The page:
Sitterly, W. R., and A. P. Keinath. 1996. "Gummy Stem Blight." Compendium of Cucurbit Diseases, edited by T. A. Zitter, D. L. Hopkins, and C. E. Thomas, 27-28. St. Paul, MN: American Phytopathological Society.

Zitter, T.A. 1992. Gummy Stem Blight. Vegetable MD Online Fact Sheet. Ithaca, NY: Cornell University. http://vegetablemdonline.ppath.cornell.edu/factsheets/Cucurbit_GSBlight.htm

Footnotes

1.

This document is PP280, one of a series of the Plant Pathology Department, UF/IFAS Extension. Original publication date January 2011. Revised August 2014. Reviewed January 2018. Visit the EDIS website at http://edis.ifas.ufl.edu.

2.

Mathews L. Paret, assistant professor, Department of Plant Pathology, UF/IFAS North Florida Research and Education Center; Nicholas S. Dufault, assistant professor, Department of Plant Pathology; Mason Newark, Ph.D. student, Department of Plant Pathology; and Joshua H. Freeman, assistant professor, Department of Horticulture, UF/IFAS NFREC; UF/IFAS Extension, Gainesville, FL 32611.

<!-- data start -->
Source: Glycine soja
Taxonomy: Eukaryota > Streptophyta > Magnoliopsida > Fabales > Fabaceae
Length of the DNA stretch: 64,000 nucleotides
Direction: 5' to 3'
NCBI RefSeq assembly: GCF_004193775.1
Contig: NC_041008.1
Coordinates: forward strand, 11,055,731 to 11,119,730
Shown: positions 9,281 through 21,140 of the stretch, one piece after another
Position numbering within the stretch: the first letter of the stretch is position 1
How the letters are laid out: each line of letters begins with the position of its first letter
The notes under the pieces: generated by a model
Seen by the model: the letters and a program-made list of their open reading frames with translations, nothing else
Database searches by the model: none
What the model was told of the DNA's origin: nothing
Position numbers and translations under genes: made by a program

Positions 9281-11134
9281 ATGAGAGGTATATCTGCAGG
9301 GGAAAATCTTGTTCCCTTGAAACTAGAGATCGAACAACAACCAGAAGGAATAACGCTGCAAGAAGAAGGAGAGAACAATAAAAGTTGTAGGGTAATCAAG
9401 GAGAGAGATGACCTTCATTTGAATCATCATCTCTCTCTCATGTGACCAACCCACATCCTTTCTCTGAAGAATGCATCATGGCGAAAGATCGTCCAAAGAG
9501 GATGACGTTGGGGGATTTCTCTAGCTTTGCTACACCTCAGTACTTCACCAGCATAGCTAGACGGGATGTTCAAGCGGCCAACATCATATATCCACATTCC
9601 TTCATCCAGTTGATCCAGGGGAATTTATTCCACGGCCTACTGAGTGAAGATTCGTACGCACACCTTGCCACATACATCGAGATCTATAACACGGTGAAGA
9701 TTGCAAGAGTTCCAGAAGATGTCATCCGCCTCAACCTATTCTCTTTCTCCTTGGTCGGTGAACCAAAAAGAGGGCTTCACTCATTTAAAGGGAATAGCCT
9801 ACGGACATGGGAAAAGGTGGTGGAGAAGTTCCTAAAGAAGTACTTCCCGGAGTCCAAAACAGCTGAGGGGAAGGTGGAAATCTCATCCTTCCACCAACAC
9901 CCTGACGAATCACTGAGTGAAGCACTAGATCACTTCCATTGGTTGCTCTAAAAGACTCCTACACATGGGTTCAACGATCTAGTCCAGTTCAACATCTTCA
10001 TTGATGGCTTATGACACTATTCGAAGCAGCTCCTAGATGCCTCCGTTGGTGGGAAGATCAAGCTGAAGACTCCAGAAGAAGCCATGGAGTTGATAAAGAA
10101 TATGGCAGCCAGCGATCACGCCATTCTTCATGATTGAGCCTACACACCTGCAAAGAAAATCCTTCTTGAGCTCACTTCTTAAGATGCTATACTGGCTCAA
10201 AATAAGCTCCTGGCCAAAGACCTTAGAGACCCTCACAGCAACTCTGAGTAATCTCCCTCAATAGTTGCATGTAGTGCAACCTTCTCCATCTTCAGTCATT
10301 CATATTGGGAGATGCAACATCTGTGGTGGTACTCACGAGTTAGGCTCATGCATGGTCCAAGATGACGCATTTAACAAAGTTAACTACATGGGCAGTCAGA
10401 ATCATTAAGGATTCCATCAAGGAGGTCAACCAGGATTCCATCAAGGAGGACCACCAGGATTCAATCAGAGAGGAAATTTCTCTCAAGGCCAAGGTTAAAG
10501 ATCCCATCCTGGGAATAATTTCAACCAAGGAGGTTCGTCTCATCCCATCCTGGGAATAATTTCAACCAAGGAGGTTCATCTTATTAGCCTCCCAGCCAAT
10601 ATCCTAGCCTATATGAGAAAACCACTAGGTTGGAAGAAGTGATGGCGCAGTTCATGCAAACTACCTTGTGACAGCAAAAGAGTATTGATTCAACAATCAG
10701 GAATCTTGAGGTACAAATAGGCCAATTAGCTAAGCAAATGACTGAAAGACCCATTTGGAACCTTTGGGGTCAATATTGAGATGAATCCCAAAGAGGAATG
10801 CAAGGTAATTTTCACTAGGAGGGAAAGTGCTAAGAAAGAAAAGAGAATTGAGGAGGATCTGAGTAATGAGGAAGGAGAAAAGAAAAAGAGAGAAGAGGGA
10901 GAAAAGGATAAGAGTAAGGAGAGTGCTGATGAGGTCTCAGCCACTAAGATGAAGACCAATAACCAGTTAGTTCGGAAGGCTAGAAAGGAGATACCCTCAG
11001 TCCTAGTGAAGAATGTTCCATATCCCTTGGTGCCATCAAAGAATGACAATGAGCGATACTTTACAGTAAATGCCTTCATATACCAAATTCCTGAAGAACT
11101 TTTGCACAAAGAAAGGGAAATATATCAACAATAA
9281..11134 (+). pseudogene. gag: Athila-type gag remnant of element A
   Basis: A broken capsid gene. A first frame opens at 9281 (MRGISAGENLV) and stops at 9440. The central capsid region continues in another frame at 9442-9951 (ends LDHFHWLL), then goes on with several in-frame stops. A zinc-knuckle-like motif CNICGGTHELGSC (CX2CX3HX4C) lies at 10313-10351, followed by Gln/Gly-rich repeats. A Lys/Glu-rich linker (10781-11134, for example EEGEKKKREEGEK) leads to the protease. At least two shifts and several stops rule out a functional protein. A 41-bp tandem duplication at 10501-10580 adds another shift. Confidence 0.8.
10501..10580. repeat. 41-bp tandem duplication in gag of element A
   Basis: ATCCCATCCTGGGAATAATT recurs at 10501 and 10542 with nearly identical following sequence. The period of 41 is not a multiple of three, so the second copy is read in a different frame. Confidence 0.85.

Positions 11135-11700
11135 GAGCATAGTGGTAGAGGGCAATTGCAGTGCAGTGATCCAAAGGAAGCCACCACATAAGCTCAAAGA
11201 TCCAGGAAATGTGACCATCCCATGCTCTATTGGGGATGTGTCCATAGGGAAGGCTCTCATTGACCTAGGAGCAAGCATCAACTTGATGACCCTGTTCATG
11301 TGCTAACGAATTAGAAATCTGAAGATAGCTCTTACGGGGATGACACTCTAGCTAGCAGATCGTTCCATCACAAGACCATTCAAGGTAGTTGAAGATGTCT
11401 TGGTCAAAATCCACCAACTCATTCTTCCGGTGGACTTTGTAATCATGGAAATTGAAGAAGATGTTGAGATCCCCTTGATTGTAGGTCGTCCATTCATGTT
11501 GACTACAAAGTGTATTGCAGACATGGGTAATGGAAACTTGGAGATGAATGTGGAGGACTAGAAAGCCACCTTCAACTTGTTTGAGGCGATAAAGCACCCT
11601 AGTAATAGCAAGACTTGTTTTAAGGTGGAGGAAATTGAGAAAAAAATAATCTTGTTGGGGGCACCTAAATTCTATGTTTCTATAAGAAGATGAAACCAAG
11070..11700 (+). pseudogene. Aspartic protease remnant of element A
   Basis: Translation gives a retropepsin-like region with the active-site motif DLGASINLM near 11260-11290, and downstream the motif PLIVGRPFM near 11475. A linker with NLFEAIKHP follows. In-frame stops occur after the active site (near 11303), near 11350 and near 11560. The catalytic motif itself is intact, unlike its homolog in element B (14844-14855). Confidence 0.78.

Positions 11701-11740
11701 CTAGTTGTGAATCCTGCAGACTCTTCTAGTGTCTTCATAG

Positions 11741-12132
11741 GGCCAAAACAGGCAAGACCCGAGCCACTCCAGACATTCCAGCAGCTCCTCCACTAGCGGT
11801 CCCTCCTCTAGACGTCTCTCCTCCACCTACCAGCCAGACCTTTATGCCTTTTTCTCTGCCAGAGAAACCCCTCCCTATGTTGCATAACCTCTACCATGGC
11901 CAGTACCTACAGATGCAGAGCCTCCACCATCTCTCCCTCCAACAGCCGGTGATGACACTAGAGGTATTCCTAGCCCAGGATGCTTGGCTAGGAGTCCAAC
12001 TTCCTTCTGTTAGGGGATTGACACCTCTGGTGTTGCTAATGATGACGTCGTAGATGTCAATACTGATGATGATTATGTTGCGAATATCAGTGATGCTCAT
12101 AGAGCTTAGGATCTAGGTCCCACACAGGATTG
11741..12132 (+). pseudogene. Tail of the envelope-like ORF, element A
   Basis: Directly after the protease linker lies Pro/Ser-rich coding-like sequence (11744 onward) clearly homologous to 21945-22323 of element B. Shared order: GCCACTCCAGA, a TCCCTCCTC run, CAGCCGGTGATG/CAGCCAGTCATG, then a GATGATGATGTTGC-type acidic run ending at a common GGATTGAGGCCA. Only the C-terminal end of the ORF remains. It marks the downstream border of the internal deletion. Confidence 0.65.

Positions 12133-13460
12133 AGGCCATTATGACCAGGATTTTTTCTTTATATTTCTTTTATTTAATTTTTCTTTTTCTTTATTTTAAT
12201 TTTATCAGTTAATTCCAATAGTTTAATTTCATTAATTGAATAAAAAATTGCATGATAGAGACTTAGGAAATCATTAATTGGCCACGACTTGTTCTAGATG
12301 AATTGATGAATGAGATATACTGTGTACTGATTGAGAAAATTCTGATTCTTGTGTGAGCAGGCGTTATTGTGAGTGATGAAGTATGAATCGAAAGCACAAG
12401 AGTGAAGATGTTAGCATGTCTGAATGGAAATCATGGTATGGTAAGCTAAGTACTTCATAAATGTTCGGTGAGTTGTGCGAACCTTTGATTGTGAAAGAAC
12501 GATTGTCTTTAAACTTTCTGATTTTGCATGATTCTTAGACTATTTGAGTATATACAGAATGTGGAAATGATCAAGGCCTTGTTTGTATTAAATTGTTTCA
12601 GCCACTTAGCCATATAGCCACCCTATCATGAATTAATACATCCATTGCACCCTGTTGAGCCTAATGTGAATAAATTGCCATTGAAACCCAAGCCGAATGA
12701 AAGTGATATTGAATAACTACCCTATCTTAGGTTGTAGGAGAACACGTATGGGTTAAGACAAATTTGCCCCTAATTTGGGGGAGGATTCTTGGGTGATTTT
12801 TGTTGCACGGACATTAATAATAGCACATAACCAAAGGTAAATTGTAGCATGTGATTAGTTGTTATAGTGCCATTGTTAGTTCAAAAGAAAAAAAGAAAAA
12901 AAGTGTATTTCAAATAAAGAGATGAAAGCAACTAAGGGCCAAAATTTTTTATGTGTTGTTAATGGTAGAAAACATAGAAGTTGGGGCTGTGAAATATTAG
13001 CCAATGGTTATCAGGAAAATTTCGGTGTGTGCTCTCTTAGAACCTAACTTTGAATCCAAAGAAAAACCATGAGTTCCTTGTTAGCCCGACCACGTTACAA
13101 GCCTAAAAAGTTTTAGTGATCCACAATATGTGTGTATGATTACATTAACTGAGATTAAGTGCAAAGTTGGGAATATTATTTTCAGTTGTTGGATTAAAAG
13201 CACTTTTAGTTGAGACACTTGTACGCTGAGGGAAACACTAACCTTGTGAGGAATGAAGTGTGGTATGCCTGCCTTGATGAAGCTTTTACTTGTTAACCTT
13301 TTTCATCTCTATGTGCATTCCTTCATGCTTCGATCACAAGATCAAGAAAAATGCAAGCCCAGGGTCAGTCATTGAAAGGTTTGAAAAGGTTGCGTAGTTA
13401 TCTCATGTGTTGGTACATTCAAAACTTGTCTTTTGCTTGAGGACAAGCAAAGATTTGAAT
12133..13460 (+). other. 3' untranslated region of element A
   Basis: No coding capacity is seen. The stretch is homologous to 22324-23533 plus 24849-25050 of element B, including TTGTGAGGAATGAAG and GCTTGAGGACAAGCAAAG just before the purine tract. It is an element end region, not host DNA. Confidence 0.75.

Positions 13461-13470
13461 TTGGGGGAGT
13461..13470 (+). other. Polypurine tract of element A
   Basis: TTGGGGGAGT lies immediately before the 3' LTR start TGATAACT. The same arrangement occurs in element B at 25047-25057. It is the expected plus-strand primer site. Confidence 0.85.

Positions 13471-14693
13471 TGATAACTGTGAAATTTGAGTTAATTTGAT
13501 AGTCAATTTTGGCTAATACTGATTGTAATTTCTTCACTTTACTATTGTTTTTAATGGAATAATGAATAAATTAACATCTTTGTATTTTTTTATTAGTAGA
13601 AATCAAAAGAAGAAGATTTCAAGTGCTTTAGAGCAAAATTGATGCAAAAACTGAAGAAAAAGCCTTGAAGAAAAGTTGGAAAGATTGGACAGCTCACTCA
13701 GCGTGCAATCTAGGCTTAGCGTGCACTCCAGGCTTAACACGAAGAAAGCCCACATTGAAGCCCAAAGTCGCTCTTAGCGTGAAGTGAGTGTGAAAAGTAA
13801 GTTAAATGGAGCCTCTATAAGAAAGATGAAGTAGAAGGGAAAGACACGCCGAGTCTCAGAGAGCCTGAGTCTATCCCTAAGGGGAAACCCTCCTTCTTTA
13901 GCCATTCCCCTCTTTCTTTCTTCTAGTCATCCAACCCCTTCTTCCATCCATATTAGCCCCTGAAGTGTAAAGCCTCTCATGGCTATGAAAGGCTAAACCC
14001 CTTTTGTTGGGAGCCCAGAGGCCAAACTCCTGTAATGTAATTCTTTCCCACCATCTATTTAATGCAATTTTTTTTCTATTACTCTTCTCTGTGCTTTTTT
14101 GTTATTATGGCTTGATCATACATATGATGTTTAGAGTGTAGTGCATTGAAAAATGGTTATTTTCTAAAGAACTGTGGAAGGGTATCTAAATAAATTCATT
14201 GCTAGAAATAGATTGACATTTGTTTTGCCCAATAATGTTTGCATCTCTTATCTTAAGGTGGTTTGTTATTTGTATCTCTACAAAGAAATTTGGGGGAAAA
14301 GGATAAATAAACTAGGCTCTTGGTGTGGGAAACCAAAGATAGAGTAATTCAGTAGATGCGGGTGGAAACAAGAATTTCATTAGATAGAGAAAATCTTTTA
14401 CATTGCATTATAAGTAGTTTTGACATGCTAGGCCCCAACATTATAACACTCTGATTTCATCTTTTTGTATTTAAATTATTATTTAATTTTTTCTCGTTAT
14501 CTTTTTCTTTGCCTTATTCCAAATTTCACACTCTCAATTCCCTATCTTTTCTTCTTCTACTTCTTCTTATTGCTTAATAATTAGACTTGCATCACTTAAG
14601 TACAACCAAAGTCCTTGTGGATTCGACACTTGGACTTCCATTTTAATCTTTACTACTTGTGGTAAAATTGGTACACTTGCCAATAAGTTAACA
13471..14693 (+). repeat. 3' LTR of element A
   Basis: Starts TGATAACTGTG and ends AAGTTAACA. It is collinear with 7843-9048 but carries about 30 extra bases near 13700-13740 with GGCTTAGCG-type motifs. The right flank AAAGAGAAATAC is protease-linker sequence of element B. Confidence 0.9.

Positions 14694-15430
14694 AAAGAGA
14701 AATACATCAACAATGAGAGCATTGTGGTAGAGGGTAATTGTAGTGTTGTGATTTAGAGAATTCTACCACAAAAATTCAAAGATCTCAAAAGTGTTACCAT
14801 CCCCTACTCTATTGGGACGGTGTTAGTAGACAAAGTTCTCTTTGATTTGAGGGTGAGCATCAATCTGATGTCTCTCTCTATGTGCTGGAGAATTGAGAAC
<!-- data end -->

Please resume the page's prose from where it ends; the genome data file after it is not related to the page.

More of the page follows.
The Institute of Food and Agricultural Sciences (IFAS) is an Equal Opportunity Institution authorized to provide research, educational information and other services only to individuals and institutions that function with non-discrimination with respect to race, creed, color, religion, age, disability, sex, sexual orientation, marital status, national origin, political opinions or affiliations. For more information on obtaining other UF/IFAS Extension publications, contact your county's UF/IFAS Extension office.

U.S. Department of Agriculture, UF/IFAS Extension Service, University of Florida, IFAS, Florida A & M University Cooperative Extension Program, and Boards of County Commissioners Cooperating. Nick T. Place, dean for UF/IFAS Extension.